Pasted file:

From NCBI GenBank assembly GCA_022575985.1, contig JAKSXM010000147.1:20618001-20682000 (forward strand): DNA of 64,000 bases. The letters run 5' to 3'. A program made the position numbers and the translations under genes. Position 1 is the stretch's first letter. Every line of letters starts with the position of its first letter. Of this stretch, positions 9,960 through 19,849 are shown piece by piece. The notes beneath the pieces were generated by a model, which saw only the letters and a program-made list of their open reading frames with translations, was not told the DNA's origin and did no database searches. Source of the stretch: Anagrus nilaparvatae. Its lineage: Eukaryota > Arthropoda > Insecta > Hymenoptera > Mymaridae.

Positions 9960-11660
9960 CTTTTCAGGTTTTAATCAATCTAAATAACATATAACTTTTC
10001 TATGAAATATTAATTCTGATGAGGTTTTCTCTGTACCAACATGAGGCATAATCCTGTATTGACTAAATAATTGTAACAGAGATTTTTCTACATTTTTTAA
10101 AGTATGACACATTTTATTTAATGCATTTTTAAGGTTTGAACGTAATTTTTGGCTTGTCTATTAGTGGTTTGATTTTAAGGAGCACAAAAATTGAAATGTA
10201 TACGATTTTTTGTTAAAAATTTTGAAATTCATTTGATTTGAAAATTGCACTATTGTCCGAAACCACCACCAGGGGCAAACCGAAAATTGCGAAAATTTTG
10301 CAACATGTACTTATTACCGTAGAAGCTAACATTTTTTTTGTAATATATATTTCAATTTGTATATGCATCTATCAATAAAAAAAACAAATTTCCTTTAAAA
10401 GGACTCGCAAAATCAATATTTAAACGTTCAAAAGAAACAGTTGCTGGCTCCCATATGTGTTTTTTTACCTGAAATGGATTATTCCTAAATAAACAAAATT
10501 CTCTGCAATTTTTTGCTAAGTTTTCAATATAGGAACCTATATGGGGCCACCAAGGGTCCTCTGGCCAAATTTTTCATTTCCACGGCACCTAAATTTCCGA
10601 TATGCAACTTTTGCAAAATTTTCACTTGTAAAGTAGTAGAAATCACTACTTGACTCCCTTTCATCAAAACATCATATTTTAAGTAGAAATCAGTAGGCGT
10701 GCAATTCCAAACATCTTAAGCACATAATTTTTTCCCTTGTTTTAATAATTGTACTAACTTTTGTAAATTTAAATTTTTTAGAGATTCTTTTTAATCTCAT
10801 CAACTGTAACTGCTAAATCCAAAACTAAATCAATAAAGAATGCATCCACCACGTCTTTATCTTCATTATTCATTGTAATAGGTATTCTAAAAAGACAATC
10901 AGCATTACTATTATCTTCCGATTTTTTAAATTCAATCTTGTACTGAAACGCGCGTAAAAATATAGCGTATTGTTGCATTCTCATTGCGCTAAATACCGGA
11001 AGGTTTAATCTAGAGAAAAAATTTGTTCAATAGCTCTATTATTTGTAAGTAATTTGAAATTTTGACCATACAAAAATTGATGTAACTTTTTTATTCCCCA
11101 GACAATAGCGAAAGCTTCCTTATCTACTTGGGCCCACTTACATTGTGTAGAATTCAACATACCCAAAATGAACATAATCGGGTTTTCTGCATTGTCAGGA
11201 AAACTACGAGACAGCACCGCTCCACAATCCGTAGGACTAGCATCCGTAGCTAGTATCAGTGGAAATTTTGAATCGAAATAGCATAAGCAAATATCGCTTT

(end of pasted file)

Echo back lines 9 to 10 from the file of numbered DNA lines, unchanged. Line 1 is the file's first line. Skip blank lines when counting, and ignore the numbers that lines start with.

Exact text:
10501 CTCTGCAATTTTTTGCTAAGTTTTCAATATAGGAACCTATATGGGGCCACCAAGGGTCCTCTGGCCAAATTTTTCATTTCCACGGCACCTAAATTTCCGA
10601 TATGCAACTTTTGCAAAATTTTCACTTGTAAAGTAGTAGAAATCACTACTTGACTCCCTTTCATCAAAACATCATATTTTAAGTAGAAATCAGTAGGCGT